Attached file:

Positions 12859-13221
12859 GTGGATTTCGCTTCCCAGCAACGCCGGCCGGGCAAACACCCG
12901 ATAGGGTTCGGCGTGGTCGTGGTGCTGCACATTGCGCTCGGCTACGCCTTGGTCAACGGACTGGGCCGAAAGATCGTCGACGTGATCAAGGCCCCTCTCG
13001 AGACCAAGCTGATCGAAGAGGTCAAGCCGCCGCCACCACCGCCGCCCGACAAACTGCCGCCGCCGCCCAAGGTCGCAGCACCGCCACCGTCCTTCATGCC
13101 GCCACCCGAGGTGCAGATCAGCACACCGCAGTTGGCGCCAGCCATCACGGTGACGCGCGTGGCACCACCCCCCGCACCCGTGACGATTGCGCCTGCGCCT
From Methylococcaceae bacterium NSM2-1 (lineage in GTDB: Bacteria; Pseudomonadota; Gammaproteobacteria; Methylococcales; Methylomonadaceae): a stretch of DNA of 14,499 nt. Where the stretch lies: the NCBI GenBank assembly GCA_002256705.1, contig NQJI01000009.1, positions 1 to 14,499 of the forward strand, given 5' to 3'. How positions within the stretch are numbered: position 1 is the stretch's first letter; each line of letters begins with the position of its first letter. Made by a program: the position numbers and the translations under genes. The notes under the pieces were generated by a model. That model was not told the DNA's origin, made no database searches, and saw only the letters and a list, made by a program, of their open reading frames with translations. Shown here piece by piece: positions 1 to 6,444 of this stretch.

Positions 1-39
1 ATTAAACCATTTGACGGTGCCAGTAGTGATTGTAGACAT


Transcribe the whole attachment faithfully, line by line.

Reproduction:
Positions 12859-13221
12859 GTGGATTTCGCTTCCCAGCAACGCCGGCCGGGCAAACACCCG
12901 ATAGGGTTCGGCGTGGTCGTGGTGCTGCACATTGCGCTCGGCTACGCCTTGGTCAACGGACTGGGCCGAAAGATCGTCGACGTGATCAAGGCCCCTCTCG
13001 AGACCAAGCTGATCGAAGAGGTCAAGCCGCCGCCACCACCGCCGCCCGACAAACTGCCGCCGCCGCCCAAGGTCGCAGCACCGCCACCGTCCTTCATGCC
13101 GCCACCCGAGGTGCAGATCAGCACACCGCAGTTGGCGCCAGCCATCACGGTGACGCGCGTGGCACCACCCCCCGCACCCGTGACGATTGCGCCTGCGCCT
From Methylococcaceae bacterium NSM2-1 (lineage in GTDB: Bacteria; Pseudomonadota; Gammaproteobacteria; Methylococcales; Methylomonadaceae): a stretch of DNA of 14,499 nt. Where the stretch lies: the NCBI GenBank assembly GCA_002256705.1, contig NQJI01000009.1, positions 1 to 14,499 of the forward strand, given 5' to 3'. How positions within the stretch are numbered: position 1 is the stretch's first letter; each line of letters begins with the position of its first letter. Made by a program: the position numbers and the translations under genes. The notes under the pieces were generated by a model. That model was not told the DNA's origin, made no database searches, and saw only the letters and a list, made by a program, of their open reading frames with translations. Shown here piece by piece: positions 1 to 6,444 of this stretch.

Positions 1-39
1 ATTAAACCATTTGACGGTGCCAGTAGTGATTGTAGACAT